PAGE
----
Skidmore To Host Inaugural ‘Be Instrumental’ Band Instrument Drive (Exclusive)

Skidmore College is about to impact the lives of a number of young music students up north in the Ticonderoga region. saratoga living has learned that the local liberal arts college will host an inaugural “Be Instrumental” instrument drive at the college’s Arthur Zankel Music Center from Wednesday, January 22 to Saturday, February 8. During that time period, volunteers at Skidmore will accept any used band instruments—brass, woodwind and percussion instruments—which will ultimately be donated to the Ticonderoga Elementary School’s student band program.

“This whole idea started when my ten year old came home from band [practice] and said that some kids were playing on plastic instruments,” says Evan Mack, a Skidmore professor and local composer, who’s spearheading the college’s instrument drive early next year. Mack recently relocated to the Ticonderoga area with his family and was shocked to learn that many students in the area couldn’t even afford to rent instruments. (According to US Census data, more than 15 percent of Ticonderoga’s population lives below the federal poverty level, higher than the national average.) Faced with its own budgetary constraints, Ticonderoga Elementary had to fall back on stocking its music program with inexpensive, plastic instruments. “It makes sense, financially, why [the school] had to do it,” says Mack. “But what’s the likelihood of playing a broken or plastic instrument and saying, ‘I want to be a trumpeter’?”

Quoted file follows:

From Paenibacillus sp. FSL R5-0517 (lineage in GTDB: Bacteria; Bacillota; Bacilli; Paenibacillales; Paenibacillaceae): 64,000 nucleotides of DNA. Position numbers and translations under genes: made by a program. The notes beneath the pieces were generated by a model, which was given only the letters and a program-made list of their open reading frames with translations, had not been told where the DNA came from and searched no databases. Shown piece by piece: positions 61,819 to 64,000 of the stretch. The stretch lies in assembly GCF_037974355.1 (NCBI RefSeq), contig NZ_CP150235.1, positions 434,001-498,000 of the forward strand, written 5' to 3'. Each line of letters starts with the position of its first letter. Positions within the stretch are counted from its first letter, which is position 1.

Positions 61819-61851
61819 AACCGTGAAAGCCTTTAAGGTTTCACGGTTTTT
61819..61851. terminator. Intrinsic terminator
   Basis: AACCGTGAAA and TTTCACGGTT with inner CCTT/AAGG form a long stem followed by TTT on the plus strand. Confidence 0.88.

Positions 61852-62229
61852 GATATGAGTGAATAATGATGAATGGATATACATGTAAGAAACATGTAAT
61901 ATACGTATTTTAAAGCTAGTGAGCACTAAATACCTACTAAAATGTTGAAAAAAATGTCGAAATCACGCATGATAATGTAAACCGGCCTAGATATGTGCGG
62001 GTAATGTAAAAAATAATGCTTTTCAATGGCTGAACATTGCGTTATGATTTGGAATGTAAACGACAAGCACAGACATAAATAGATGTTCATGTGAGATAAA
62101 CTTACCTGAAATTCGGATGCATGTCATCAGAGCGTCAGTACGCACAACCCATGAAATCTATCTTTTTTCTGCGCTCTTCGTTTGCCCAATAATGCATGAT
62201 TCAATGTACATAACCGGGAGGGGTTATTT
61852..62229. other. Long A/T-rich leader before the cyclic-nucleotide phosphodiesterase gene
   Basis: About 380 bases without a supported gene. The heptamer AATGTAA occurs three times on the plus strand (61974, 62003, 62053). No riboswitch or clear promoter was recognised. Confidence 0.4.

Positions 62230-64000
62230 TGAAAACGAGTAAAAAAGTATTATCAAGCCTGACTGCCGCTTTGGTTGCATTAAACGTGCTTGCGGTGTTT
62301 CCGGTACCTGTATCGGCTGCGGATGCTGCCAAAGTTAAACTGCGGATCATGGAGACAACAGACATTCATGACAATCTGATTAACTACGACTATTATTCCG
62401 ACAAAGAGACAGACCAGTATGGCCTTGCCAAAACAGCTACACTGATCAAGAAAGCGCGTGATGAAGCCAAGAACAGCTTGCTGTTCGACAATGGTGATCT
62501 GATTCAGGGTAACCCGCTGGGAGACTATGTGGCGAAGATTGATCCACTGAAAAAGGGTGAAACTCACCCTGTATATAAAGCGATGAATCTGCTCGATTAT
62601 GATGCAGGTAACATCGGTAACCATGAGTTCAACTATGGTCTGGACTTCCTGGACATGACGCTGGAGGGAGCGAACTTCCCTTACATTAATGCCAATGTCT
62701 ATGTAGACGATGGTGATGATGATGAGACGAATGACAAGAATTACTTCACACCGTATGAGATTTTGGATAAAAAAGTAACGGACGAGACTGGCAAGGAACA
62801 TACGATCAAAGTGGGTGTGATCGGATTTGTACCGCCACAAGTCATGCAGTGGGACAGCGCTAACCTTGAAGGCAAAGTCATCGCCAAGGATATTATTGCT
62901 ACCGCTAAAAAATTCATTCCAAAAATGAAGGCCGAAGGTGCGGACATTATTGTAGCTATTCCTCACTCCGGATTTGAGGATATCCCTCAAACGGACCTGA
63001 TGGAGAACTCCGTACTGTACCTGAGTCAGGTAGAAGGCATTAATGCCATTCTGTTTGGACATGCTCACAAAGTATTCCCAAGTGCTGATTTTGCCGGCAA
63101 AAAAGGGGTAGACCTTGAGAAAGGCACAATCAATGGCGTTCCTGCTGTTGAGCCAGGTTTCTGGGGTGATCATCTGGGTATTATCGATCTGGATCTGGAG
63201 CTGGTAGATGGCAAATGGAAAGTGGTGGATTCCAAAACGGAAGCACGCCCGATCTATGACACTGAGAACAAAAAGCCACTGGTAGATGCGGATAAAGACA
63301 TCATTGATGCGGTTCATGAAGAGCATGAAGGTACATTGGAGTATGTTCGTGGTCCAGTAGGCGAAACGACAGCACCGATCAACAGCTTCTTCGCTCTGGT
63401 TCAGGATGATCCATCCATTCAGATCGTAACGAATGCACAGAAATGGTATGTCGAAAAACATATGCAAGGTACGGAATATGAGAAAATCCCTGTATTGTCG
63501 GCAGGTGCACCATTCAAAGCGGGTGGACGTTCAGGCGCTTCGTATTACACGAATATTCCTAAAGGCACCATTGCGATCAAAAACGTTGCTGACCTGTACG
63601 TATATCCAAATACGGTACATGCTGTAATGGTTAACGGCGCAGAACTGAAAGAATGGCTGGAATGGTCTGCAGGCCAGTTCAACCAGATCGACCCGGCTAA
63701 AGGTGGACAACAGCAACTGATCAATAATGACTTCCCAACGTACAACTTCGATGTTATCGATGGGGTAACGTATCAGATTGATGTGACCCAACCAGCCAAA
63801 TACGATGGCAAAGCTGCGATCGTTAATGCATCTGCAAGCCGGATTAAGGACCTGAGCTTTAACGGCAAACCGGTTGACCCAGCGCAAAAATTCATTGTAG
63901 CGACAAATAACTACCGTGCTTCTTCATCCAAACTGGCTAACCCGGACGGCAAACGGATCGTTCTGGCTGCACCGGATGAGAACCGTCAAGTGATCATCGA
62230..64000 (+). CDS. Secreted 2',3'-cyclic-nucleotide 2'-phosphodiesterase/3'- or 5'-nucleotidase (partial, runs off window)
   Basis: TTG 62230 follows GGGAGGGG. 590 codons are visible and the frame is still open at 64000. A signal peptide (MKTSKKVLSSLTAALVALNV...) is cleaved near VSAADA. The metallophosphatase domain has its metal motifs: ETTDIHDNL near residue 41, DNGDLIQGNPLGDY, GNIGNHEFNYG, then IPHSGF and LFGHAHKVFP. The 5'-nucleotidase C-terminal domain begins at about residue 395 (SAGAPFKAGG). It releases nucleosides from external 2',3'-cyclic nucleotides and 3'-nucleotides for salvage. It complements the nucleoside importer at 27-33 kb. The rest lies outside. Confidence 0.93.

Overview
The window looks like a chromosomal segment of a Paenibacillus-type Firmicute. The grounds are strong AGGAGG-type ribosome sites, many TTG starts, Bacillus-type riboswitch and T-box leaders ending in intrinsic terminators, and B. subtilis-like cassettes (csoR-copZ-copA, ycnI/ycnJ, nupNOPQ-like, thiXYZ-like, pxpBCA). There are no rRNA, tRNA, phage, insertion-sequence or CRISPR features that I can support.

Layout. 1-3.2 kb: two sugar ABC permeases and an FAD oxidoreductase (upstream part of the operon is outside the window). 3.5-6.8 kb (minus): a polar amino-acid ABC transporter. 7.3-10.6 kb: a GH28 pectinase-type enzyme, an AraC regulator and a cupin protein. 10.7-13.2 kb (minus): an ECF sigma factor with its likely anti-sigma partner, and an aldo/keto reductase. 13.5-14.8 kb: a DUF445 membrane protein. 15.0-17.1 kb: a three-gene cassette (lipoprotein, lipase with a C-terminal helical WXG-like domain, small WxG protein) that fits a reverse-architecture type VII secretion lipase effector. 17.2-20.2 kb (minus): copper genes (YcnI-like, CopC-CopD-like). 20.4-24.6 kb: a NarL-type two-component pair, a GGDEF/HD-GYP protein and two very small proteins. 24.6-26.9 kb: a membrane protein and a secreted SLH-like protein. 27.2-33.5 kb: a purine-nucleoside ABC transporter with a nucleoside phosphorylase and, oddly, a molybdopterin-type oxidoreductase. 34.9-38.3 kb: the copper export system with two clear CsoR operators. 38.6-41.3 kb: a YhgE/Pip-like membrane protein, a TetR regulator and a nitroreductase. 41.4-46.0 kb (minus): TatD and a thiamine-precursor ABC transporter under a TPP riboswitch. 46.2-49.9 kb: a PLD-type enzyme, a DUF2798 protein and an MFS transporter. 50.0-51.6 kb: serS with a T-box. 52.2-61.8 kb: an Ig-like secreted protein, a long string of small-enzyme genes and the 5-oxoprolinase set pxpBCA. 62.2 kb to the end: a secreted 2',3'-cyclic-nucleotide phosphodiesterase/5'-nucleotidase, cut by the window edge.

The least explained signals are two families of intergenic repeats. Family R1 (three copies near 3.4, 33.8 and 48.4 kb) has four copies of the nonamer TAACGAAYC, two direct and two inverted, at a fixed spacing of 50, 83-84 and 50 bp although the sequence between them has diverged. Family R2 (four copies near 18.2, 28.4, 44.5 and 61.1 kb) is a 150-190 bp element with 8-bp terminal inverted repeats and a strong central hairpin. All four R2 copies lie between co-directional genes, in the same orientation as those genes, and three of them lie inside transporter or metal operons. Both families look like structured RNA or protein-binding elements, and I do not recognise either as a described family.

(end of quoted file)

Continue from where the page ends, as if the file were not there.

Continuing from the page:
Mack knows all about the power of a good, solid music education. As a classical composer, he’s composed large-scale orchestral works, operas, librettos and premiered some with local talent, such as the newly Grammy-nominated Albany Symphony and its conductor David Alan Miller. Leaning on his connections at Skidmore, Mack’s hoping that people in the Saratoga region will come through with instrument donations. “Our school is an embarrassment of riches,” says Mack. “I encounter lots of students who played in a band program [in high school] but want to be neuroscience majors, so they must have an instrument lying around gathering dust.”

Skidmore students will actually have the first three days of the drive, January 22-24, to raid their closets in search of any long-neglected instruments. Mack says that some Skidmore students have taken the initiative and are already organizing a “Band-Aid” college band concert where the price of admission will be an instrument donation. After the first three days of the drive, there will be three Saturday drop-off dates at Zankel’s box office (January 25, February 1 and February 8), during which anyone can donate an old or gently used band instrument (broken instruments, however, will not be accepted). Saratoga Guitar and Cole’s Woodwind Shop will clean and prep the instruments before being sending them north to Ticonderoga.

If the drive receives a surplus of instruments, Mack will look to donate band wares to other schools in the region. And the local composer already has designs to launch the drive again, every four to five years, once new students arrive at Skidmore. “I’m hoping one day of maybe even getting some of my colleagues to give master classes and performances up in Ticonderoga,” says Mack. “That’s [my] personal dream.”

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